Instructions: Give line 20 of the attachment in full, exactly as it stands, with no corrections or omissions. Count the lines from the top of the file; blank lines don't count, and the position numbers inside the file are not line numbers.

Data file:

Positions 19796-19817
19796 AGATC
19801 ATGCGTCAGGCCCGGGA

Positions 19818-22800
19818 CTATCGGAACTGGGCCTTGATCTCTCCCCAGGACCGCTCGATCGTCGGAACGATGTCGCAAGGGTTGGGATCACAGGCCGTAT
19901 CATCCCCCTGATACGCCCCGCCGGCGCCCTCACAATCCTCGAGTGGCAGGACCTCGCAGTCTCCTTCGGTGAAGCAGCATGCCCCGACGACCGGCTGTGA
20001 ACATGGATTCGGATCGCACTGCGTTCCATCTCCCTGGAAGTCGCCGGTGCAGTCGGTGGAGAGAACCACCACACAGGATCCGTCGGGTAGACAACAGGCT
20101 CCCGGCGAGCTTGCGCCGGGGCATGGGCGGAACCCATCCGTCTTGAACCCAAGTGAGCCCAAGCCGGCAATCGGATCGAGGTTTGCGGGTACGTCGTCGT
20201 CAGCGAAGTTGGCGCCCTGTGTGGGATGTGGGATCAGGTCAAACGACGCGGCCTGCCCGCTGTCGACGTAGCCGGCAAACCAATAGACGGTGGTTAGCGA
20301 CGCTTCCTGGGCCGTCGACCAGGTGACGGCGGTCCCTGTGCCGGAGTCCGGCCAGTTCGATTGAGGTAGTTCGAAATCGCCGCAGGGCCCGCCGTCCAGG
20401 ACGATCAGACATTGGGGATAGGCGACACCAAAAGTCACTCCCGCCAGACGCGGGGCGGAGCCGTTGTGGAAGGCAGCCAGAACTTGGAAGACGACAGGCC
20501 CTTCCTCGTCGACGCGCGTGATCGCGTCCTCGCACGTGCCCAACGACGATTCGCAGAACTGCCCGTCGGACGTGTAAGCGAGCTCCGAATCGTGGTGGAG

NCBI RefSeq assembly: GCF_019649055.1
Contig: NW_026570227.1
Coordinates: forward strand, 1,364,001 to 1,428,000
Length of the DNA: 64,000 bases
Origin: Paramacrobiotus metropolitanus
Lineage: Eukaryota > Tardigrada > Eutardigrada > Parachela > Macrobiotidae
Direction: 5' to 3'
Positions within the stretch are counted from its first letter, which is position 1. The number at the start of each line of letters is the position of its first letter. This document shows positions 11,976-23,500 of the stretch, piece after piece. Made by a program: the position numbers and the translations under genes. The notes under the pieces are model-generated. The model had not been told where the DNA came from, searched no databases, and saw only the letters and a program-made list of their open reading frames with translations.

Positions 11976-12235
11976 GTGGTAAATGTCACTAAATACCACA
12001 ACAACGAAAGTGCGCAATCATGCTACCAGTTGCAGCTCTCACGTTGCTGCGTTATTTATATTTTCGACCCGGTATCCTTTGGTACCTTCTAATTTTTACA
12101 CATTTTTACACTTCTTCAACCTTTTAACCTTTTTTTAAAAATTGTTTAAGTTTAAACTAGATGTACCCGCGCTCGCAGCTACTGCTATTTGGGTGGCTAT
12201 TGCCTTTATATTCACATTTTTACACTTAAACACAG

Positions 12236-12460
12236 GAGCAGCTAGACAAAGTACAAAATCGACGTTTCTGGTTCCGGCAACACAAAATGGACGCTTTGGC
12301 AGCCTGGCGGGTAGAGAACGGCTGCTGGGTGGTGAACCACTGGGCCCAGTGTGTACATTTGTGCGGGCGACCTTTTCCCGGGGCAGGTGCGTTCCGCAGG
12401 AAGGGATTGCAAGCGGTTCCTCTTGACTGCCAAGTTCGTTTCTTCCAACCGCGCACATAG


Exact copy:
Positions within the stretch are counted from its first letter, which is position 1. The number at the start of each line of letters is the position of its first letter. This document shows positions 11,976-23,500 of the stretch, piece after piece. Made by a program: the position numbers and the translations under genes. The notes under the pieces are model-generated. The model had not been told where the DNA came from, searched no databases, and saw only the letters and a program-made list of their open reading frames with translations.